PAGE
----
Amidst an anti-Chinese chorus in India, the Uttar Pradesh police Special Task Force (STF) has asked all its personnel to uninstall Chinese-origin mobile applications from their handsets, following the deaths of 20 Indian Army troops by Chinese forces in the Ladakh region.
The order by the UP STF chief cited an advisory by the federal Home Ministry for the removal of 52 Chinese mobile apps, saying it could lead to data theft and therefore insecurity.
The list of Chinese-origin mobile applications includes Tik Tok, Helo, UC News, UC Browser, Xender, Club Factory, Selfie City, etc.
Several groups have held protests in various parts of India, including New Delhi, Varanasi in Uttar Pradesh, and Bhopal in Madhya Pradesh to express their anger over the killing of Indian soldiers in violent skirmishes with their Chinese counterparts.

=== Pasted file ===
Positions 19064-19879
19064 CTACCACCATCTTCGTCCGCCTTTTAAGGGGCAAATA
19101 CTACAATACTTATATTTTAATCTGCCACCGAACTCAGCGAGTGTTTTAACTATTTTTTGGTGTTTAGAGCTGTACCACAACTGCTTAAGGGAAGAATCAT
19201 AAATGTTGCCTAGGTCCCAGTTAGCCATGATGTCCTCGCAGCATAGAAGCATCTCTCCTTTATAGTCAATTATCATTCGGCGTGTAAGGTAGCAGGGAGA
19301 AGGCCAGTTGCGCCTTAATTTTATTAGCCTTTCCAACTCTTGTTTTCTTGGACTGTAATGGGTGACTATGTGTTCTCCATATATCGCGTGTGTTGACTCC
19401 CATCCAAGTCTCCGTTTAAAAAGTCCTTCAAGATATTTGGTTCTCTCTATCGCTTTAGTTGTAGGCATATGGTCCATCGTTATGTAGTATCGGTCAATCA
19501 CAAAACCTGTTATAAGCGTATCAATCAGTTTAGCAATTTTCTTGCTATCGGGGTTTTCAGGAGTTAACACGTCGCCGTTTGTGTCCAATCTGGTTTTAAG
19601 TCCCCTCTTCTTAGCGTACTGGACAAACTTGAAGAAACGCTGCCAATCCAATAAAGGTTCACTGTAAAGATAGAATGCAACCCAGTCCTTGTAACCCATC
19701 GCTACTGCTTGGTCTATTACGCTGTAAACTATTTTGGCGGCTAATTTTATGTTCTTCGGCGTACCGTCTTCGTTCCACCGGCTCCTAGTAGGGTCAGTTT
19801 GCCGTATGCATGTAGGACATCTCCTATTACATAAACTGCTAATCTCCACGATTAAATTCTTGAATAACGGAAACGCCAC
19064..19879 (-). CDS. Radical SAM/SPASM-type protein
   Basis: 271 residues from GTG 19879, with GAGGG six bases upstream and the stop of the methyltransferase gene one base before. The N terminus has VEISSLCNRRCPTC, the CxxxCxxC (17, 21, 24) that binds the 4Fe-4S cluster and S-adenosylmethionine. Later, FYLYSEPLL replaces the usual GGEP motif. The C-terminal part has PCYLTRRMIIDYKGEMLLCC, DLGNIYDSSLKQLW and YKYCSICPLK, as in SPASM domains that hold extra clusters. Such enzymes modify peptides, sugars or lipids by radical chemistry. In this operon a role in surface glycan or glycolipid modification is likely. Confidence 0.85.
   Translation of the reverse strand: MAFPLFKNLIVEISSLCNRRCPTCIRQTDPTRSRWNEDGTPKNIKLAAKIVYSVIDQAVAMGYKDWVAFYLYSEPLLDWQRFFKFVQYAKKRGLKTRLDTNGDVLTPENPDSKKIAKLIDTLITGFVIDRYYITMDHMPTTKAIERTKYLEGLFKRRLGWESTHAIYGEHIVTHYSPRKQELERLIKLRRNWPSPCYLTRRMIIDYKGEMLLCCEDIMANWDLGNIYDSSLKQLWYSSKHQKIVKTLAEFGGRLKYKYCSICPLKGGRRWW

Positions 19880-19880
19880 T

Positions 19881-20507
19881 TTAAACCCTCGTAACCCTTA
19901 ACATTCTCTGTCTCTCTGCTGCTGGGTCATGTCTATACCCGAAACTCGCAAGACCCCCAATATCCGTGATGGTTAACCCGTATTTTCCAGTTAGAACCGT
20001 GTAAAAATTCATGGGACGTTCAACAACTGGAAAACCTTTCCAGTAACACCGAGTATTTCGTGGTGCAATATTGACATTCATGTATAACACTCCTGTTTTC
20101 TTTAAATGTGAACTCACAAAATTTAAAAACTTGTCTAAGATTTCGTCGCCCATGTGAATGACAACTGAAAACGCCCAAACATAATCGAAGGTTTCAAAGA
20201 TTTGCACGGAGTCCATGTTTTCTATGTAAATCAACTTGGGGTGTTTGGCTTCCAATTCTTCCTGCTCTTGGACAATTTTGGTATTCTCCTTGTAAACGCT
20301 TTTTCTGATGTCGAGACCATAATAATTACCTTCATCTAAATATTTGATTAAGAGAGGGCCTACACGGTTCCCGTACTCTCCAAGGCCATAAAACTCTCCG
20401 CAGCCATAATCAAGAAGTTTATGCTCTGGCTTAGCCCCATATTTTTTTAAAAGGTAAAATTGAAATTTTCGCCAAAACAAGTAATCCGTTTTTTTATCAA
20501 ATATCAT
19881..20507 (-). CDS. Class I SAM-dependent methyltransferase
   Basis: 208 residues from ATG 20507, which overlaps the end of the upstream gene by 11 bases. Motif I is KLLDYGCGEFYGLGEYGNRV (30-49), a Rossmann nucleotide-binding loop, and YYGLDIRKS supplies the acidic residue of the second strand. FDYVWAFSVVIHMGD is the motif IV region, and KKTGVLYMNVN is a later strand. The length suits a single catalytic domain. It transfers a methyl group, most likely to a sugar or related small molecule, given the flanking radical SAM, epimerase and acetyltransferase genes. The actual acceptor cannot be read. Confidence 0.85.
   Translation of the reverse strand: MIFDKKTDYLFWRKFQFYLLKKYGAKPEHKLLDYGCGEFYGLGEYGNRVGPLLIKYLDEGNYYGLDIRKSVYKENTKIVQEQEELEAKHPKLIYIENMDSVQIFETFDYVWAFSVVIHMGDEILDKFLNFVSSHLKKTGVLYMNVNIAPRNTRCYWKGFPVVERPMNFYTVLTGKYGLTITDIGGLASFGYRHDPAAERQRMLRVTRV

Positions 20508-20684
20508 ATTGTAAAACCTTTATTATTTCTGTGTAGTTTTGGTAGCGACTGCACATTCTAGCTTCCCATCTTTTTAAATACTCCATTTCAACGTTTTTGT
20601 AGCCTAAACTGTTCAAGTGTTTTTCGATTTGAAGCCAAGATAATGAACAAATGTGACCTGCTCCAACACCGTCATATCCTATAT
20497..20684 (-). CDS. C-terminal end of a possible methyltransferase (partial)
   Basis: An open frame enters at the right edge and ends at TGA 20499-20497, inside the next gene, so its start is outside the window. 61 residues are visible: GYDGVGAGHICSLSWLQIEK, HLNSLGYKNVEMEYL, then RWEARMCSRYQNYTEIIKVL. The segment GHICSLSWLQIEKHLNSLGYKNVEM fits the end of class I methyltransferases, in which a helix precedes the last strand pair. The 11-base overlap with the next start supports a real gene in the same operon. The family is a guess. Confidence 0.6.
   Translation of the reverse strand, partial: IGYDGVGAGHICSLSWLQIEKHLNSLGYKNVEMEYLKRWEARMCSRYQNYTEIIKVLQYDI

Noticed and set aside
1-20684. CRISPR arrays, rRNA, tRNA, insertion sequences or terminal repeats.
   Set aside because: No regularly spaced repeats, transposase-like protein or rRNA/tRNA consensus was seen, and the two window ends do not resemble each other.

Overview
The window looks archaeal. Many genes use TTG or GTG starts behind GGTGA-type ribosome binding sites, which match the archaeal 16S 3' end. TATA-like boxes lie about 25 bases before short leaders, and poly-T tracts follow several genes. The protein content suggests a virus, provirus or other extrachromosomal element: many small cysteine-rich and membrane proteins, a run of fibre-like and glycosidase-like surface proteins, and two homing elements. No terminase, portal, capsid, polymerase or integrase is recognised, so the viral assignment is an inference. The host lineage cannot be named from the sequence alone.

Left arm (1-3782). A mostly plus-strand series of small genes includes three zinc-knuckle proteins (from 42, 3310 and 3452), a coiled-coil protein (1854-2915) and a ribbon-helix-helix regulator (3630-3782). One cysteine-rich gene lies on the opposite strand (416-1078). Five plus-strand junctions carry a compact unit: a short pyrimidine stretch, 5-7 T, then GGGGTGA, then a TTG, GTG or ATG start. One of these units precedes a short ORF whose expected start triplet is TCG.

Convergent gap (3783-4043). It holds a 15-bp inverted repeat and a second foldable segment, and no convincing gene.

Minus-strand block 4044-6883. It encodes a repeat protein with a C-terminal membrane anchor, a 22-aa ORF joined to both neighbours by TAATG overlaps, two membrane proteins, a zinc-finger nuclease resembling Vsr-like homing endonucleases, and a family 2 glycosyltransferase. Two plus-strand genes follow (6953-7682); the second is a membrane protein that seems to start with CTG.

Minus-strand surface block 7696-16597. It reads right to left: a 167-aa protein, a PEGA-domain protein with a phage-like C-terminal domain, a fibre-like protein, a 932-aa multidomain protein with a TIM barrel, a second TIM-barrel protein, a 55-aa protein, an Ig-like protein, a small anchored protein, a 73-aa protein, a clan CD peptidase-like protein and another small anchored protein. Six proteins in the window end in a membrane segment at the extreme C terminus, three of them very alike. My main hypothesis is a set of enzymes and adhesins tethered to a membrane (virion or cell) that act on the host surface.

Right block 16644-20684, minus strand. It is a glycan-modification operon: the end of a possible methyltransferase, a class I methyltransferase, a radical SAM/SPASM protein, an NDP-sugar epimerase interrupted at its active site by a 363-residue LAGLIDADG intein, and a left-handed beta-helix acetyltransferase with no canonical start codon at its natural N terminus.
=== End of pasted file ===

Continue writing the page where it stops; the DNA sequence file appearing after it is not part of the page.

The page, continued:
The violent clashes, the worst in several decades between the two Asian giants, occurred even as both sides were in the process of “de-escalation” in the Galwan Valley after more than a month-long standoff at several points along the de facto border known as the Line of Actual Control (LAC).
New Delhi has told Beijing that the “unprecedented development will have a serious impact on the bilateral relationship.”
Beijing, for its part, said the incident happened because “India’s frontline troops, in violation of the agreement reached at the commander-level meeting, once again crossed the Line of Actual Control for deliberate provocations when the situation in the Galwan Valley was already easing".
India and China share a border from Arunachal Pradesh in the northeast to Sikkim in the centre to Ladakh in the northern region. While it is mainly a land border in most regions, in Pangong Tso in Eastern Ladakh, it passes through a lake.
India controls the western portion of the 45-km lake, while the rest is under Chinese control. The majority of the clashes between the Indian and Chinese armies have taken place near the disputed portion of the lake.